Up to 25%[7]JCO 2015 33 (25) Future Oncol 2015 11(3) of tissue biopsies do not have enough cancer cells to analyze, leading to inconclusive results. Tissue biopsies can be painful, carry risks such as bleeding or infection, and increase the emotional and physical burden of cancer care. Additionally, tissue biopsy results may take up to 30 days to receive, potentially delaying the information needed to select the appropriate treatment. Scans and tissue biopsies add significant cost over the course of treatment and may add to cancer-related stress and anxiety.

In 2012, the FDA cleared QIAGEN’s therascreen KRAS test, which is a genetic test designed to detect the presence of seven mutations in the KRAS gene in colorectal cancer tissue specimens. This test is used to aid physicians in identifying patients with metastatic colorectal cancer for treatment with Erbitux. The presence of KRAS mutations in colorectal cancer tissue indicates that the patient may not benefit from treatment with Erbitux. If the test result indicates that the KRAS mutations are absent in the colorectal cancer cells, then the patient may be considered for treatment with Erbitux.

The Cobas® KRAS Mutation Test is FDA approved for use with the Cobas® 4800 System as a real-time PCR test for the detection of seven somatic mutations in codons 12 and 13 of the KRAS gene in DNA derived from formalin-fixed paraffin-embedded human colorectal cancer (CRC) tumor tissue. The test is intended to be used as an aid in the identification of CRC patients for whom treatment with Erbitux® (cetuximab) or with Vectibix® (panitumumab) may be indicated based on a no mutation detected result. Specimens are processed using the Cobas® DNA Sample Preparation Kit for manual sample preparation and the Cobas z 480 analyzer for automated amplification and detection[8]U.S. Department of Health and Human Services http://www.fda.gov/MedicalDevices/ProductsandMedicalProcedures/InVitroDiagnostics/ucm301431.htm.

Liquid Biopsy Tests for KRAS Mutations

Certain fragments of DNA shed by tumors into the bloodstream can potentially be used to noninvasively detect KRAS mutations.

For most tumors, a tissue biopsy is challenging – it is costly, painful, or potentially risky for the patient. Circulating tumor DNA (ctDNA) liquid biopsy enables specific understanding of what kind of molecular changes are happening in the tumor in real time.

In order to address issues associated with tissue biopsy, the use of surrogate sources of DNA, such as blood or urine samples, which contain circulating tumor DNA (ctDNA), has emerged as a new strategy for tumor genotyping.

Today, circulating tumor DNA (ctDNA) may hold benefits that the traditional cancer diagnostic methods or tissue biopsies can’t offer such as detection through urine or blood without an invasive procedure like surgery. The evolution of sensitive ctDNA detection technologies has enabled the development of liquid biopsies with many clinical applications.

Trovagene Precision Cancer Monitoring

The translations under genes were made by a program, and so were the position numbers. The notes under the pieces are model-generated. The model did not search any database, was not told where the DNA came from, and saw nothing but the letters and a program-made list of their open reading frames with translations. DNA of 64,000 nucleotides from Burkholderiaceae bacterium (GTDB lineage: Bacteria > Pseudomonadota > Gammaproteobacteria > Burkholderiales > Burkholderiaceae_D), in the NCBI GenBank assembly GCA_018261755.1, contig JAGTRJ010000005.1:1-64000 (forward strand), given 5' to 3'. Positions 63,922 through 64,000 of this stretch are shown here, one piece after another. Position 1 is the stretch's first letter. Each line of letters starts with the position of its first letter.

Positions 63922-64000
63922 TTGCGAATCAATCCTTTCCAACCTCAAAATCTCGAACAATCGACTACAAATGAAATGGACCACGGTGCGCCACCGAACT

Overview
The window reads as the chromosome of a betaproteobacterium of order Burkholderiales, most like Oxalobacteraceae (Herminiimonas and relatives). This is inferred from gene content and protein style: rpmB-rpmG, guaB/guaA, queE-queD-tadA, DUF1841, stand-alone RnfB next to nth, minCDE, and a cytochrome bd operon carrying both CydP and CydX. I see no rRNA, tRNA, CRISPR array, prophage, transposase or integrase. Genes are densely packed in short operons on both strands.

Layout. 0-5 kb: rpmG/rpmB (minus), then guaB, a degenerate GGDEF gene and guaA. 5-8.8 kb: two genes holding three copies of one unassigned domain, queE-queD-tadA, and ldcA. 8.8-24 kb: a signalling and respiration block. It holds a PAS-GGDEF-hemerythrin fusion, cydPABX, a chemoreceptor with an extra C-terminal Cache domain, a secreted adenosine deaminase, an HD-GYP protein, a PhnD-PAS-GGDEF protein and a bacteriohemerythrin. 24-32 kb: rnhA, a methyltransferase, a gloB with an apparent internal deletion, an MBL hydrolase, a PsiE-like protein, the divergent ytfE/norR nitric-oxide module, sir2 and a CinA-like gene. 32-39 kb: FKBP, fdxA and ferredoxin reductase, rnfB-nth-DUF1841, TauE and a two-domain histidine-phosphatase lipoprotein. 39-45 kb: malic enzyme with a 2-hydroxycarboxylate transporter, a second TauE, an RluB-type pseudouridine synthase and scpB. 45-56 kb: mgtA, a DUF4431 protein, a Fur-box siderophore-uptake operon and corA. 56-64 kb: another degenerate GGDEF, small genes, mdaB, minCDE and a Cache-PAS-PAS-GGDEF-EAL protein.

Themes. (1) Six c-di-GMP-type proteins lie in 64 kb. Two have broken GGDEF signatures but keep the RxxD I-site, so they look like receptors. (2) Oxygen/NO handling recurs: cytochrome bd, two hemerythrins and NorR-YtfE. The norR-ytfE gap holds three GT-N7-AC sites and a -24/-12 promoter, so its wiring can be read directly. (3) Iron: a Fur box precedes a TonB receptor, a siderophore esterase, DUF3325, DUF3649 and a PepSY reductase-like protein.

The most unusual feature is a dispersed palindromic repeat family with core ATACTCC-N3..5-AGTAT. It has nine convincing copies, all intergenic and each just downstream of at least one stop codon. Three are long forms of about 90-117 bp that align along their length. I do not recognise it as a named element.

The use of Trovagene’s urine or blood liquid biopsy is only intended for detection and monitoring of mutations in patients previously diagnosed with cancer. It is not intended for screening of asymptomatic patients to diagnose cancer.

The Trovera Difference

Trovera liquid biopsy tests provide actionable information about mutations associated with common solid tumor cancers to aid physicians in choosing the right treatment for the right patient at the right time.

Detect

Noninvasive identification of clinically actionable mutations to inform treatment decisions.

Quantify

Highly sensitive analysis of tumor dynamics.

Monitor

Response to therapy, emergence of resistance mutation(s), disease progression and minimal residual disease.

Order a test

Interested in ordering a sample collection kit?

References   [ + ]

1. The Genetics of Pancreatic Cancer http://pathology.jhu.edu/pancreas/geneticsweb/K-ras.htm
2. Pancreatic Cancer Action Network https://www.pancan.org/wp-content/uploads/2016/11/2016-GAA-PC-Facts.pdf
3. Medscape Colorectal Cancer and KRAS/BRAF – April 26, 2016 http://emedicine.medscape.com/article/1690010-overview?pa=5Jq32LpUYMFWxC3xr%2B2t15RSYyIhPHSMO7%2Fq%2FNVF1pyQ5JEX7vs%2FxkNm5edN01H6YogTQJgmlryOawBeQxt8WeN5lPYw%2FtQ7Z8WOOzpssmw%3D
4. My Cancer Genome – KRAS in NSCLC https://www.mycancergenome.org/content/disease/lung-cancer/kras/
5. Mayr D, Hirschmann A, Lohrs U, Diebold J: KRAS and BRAF mutations in ovarian tumors: a comprehensive study of invasive carcinomas, borderline tumors and extraovarian implants. GynecolOncol. 2006, 103 (3): 883-887. 10.1016/j.ygyno.2006.05.029.
6. Caduff RF, Svoboda-Newman SM, Ferguson AW, Johnston CM, Frank TS: Comparison of mutations of Ki-RAS and p53 immunoreactivity in borderline and malignant epithelial ovarian tumors. Am J SurgPathol. 1999, 23 (3): 323-328. 10.1097/00000478-199903000-00012.
7. JCO 2015 33 (25) Future Oncol 2015 11(3)
8. U.S. Department of Health and Human Services http://www.fda.gov/MedicalDevices/ProductsandMedicalProcedures/InVitroDiagnostics/ucm301431.htm